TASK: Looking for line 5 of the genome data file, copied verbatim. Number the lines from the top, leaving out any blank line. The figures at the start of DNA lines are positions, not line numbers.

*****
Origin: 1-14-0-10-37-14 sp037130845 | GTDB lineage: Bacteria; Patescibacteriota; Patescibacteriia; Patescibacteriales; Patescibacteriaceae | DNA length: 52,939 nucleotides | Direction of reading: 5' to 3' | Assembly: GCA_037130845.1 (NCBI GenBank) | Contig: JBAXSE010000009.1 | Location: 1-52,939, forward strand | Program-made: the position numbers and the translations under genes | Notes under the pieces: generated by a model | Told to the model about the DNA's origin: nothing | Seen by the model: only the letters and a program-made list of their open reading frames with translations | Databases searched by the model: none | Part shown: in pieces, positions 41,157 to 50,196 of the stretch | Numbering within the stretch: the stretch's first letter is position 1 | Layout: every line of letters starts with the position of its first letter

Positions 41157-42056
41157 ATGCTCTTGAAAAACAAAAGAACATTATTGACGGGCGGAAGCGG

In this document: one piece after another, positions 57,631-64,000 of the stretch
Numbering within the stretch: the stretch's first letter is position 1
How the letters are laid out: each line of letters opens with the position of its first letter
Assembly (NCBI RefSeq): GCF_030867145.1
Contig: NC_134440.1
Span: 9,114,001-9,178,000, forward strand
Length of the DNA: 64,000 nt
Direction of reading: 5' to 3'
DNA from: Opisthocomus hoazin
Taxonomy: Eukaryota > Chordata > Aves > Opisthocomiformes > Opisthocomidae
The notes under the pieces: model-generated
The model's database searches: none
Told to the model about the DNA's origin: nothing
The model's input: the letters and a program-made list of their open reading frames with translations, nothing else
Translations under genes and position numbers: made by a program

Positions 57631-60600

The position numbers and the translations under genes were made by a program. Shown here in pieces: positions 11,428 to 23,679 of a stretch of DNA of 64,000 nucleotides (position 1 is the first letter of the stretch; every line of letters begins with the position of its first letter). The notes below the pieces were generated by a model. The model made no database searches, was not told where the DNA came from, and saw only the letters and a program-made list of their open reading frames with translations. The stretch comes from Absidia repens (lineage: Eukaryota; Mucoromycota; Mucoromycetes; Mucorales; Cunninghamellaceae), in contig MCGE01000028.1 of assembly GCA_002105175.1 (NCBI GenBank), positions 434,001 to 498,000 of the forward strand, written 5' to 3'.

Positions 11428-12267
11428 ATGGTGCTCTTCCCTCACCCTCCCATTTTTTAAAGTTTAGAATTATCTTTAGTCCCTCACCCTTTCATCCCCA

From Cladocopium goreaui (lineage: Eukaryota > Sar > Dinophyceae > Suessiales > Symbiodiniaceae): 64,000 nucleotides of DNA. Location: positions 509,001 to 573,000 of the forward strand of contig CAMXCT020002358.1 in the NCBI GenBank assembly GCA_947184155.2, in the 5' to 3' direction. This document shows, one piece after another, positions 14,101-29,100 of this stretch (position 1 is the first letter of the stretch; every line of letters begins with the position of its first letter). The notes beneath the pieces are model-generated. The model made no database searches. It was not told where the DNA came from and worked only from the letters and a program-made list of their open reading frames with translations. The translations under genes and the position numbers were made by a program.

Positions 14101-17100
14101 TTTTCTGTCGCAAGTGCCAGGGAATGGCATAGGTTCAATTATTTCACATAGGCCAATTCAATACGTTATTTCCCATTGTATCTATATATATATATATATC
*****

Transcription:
Numbering within the stretch: the stretch's first letter is position 1